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Who Do You Want Picking
The Next Supreme Court Justices?


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At the moment we are trying to hold off some of the worst elements of an increasingly barbaric capitalism.Alright, team, it is time to get down to brass tacks.  The polls indicate that the situation is one of rough parity between the presidential candidates. The only thing surprising about this is that in a situation where there is an economic crisis, Romney still has not been able to dominate the election.

Given the polls, one thing that is clear is that every vote will count and, in my humble opinion, every state is a swing state.  By this last point I mean that the situation remains volatile, not just at the presidential level, but all the way down the list.  The Presidency is not the only office being filled.  The volatility is largely rooted in two factors:  one, will Obama's base actually vote, and, two, what percentage of the white electorate will decide, in effect, that they have given the black guy a chance and now it is time to go back to the white guy.  This last point is something that we can discuss at length at another moment.

In watching the debates and the various ads, however, something kept coming back to me.  A Canadian friend of mine verbalized my anxiety: he asked, "have people thought about who will appoint the next Supreme Court justices?"

In many respects this is enough of an argument to vote for Obama.  I remember having a discussion with the late labor leader Tony Mazzocchi years before his passing about this question of who gets to appoint Supreme Court justices.  He suggested that it was not about the president but about the level of social movement activity that pushed presidents to make various appointments.  I think that his point is a truism, but with all due respect, was not and is not helpful. Presidents appoint Supreme Court justices based on various factors, not the least being pressure from within THEIR own constituencies. Let's take the case of Justice Clarence Thomas.  He was appointed to replace outgoing Justice Thurgood Marshall. There was no way that George H. W. Bush was going to appoint someone with the capability, let alone politics of a Marshall.  He appointed a black guy who reflected the politics of his administration.  Yes, it is possible for someone to change once they are appointed, e.g., Justice Ear Warren, but it is not something that one can bet upon, as many people who had great hope in Justice Thomas, once he received an appointment to a forever position, discovered.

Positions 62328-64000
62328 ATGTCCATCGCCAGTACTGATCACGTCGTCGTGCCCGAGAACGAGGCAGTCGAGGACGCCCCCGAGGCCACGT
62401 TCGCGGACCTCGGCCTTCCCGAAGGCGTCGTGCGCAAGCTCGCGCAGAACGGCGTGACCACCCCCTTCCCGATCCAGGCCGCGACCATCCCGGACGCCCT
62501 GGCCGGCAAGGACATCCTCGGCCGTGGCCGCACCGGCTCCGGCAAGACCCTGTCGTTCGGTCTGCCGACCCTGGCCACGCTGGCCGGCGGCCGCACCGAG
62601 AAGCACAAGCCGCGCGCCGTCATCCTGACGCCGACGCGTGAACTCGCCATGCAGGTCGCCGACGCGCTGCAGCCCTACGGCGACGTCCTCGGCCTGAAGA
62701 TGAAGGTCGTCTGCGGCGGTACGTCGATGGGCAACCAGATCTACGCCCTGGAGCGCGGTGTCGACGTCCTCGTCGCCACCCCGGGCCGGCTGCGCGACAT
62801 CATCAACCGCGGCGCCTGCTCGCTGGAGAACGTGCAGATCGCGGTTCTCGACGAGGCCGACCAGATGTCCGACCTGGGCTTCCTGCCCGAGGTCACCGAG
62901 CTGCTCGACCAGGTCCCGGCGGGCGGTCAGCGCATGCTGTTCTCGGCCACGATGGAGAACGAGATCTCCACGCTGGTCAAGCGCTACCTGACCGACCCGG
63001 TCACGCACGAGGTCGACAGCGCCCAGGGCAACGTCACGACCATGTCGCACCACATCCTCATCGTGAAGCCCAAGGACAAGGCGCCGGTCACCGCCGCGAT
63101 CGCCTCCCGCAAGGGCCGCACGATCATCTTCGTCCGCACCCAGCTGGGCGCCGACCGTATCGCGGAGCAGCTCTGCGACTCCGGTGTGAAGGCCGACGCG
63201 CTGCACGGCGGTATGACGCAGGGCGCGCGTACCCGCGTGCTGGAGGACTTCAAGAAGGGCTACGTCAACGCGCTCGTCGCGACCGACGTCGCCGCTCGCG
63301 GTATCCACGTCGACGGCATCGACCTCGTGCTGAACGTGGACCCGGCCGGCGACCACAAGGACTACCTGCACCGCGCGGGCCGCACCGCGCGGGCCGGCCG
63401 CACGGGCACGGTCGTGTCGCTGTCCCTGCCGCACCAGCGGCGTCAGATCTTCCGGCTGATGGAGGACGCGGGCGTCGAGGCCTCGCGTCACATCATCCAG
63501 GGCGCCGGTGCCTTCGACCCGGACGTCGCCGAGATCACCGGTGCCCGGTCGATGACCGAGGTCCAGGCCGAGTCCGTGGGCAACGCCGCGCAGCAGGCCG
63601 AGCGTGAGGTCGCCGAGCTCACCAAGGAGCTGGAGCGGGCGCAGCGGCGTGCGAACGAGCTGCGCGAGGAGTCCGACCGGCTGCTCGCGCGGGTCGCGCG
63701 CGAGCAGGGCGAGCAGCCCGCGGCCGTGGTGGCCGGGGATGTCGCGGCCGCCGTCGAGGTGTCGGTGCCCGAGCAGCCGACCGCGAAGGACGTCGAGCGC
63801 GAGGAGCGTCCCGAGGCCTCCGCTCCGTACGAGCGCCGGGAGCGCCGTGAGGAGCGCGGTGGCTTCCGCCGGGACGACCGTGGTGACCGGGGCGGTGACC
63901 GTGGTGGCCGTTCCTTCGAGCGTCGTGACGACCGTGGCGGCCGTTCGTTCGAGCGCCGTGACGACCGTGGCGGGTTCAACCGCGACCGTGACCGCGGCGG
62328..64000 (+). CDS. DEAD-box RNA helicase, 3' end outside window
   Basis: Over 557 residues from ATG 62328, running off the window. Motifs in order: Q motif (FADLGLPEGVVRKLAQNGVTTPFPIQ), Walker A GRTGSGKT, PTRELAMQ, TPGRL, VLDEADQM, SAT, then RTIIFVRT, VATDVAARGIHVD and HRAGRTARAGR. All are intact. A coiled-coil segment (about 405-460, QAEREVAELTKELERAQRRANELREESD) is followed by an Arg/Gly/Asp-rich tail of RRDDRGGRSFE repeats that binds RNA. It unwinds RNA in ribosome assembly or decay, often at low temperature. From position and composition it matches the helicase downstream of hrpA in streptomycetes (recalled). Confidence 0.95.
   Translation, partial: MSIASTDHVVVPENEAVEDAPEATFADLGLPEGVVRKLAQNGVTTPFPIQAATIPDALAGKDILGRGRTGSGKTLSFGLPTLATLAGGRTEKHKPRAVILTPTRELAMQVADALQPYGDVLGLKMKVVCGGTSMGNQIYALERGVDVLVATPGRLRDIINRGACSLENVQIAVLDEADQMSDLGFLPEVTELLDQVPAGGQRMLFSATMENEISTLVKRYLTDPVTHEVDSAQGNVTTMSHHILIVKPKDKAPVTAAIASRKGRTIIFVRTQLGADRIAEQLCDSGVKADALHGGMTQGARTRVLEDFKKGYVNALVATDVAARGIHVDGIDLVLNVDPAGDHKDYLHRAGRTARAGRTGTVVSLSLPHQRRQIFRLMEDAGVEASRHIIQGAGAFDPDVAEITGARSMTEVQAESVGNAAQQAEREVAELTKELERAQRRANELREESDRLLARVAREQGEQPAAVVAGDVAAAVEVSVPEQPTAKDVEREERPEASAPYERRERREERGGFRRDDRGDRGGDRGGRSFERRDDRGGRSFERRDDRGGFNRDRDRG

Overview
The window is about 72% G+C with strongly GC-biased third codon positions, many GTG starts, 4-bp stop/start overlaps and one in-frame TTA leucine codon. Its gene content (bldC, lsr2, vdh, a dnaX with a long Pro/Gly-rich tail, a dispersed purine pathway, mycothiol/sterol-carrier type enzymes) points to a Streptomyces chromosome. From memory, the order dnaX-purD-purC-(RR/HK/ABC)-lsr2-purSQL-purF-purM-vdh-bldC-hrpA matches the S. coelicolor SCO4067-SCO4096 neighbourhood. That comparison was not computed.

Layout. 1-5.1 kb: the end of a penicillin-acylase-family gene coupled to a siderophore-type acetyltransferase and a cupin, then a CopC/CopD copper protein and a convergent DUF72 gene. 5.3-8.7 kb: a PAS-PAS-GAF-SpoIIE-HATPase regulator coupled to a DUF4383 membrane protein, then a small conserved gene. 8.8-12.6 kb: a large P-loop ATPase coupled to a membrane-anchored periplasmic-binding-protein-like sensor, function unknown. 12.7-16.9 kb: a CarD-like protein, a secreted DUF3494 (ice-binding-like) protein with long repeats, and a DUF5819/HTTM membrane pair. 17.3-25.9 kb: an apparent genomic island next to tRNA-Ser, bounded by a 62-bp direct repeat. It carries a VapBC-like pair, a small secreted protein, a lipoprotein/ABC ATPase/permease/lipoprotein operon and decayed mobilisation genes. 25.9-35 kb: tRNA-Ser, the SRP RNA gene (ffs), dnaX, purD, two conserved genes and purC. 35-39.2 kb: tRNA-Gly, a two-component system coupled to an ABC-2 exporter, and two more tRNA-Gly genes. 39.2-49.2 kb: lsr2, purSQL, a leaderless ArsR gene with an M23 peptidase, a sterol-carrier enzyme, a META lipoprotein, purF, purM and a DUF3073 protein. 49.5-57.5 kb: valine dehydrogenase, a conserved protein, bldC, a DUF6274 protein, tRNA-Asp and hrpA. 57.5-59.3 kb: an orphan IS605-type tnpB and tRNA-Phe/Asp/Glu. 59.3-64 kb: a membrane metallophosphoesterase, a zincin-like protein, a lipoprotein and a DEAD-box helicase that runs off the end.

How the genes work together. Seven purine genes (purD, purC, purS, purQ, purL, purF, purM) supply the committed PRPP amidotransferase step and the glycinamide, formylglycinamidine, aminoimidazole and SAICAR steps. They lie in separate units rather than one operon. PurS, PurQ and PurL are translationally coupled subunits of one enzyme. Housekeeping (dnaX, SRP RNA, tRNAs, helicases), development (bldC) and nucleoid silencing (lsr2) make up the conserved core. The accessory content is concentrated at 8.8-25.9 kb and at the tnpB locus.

Presidents appoint Supreme Court justices based on various factors, not the least being pressure from within THEIR own constituencies.Who gets to appoint the next several Supreme Court justices could have an impact for decades.  We have already seen the damage done by George W. Bush's appointments to the Supreme Court in the form of the Citizen's United decision on campaign spending.  In looking at the cases that are moving to the Supreme Court or have been taken under their jurisdiction, e.g., the Texas affirmative action case, I sure wish that there was a different balance on the Supreme Court.

These considerations are important when one realizes that progressive forces in the USA remain on the defensive.  If we had the initiative there might be a different discussion.  But at the moment we are trying to hold off some of the worst elements of an increasingly barbaric capitalism.  No, Obama does not open the road to fundamental social transformation, but to tell you the truth, if he can shift the Supreme Court balance even slightly that will be an important victory; a victory with a potentially lasting impact. Editorial Board member and Columnist, Bill Fletcher, Jr., is a Senior Scholar with the Institute for Policy Studies, the immediate past president of TransAfricaForum, and the author of They’re Bankrupting Us” - And Twenty Other Myths about Unions. He is also the co-author of Solidarity Divided: The Crisis in Organized Labor and a New Path toward Social Justice, which examines the crisis of organized labor in the USA. Click here to contact Mr. Fletcher.

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Oct 25, 2012 - Issue 491
is published every Thursday
Est. April 5, 2002
Executive Editor:
David A. Love, JD
Managing Editor:
Nancy Littlefield, MBA
Peter Gamble